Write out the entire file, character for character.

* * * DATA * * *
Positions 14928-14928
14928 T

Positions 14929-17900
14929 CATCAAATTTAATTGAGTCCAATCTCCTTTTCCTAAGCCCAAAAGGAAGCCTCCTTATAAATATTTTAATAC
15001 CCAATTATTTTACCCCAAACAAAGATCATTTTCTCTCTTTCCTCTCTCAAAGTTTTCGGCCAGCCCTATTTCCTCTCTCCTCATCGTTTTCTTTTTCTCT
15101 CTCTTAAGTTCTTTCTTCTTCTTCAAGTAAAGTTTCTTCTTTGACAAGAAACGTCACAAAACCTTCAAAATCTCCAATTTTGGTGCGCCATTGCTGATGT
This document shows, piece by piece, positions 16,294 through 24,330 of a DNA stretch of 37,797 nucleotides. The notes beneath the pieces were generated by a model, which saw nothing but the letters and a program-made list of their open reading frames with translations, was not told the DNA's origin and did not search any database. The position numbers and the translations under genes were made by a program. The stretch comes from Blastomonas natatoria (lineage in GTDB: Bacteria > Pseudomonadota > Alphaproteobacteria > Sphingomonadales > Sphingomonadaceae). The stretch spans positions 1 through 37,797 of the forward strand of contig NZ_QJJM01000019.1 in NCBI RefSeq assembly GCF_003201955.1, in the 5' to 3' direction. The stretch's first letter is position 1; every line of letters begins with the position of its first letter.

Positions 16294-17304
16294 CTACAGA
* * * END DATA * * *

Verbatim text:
Positions 14928-14928
14928 T

Positions 14929-17900
14929 CATCAAATTTAATTGAGTCCAATCTCCTTTTCCTAAGCCCAAAAGGAAGCCTCCTTATAAATATTTTAATAC
15001 CCAATTATTTTACCCCAAACAAAGATCATTTTCTCTCTTTCCTCTCTCAAAGTTTTCGGCCAGCCCTATTTCCTCTCTCCTCATCGTTTTCTTTTTCTCT
15101 CTCTTAAGTTCTTTCTTCTTCTTCAAGTAAAGTTTCTTCTTTGACAAGAAACGTCACAAAACCTTCAAAATCTCCAATTTTGGTGCGCCATTGCTGATGT
This document shows, piece by piece, positions 16,294 through 24,330 of a DNA stretch of 37,797 nucleotides. The notes beneath the pieces were generated by a model, which saw nothing but the letters and a program-made list of their open reading frames with translations, was not told the DNA's origin and did not search any database. The position numbers and the translations under genes were made by a program. The stretch comes from Blastomonas natatoria (lineage in GTDB: Bacteria > Pseudomonadota > Alphaproteobacteria > Sphingomonadales > Sphingomonadaceae). The stretch spans positions 1 through 37,797 of the forward strand of contig NZ_QJJM01000019.1 in NCBI RefSeq assembly GCF_003201955.1, in the 5' to 3' direction. The stretch's first letter is position 1; every line of letters begins with the position of its first letter.

Positions 16294-17304
16294 CTACAGA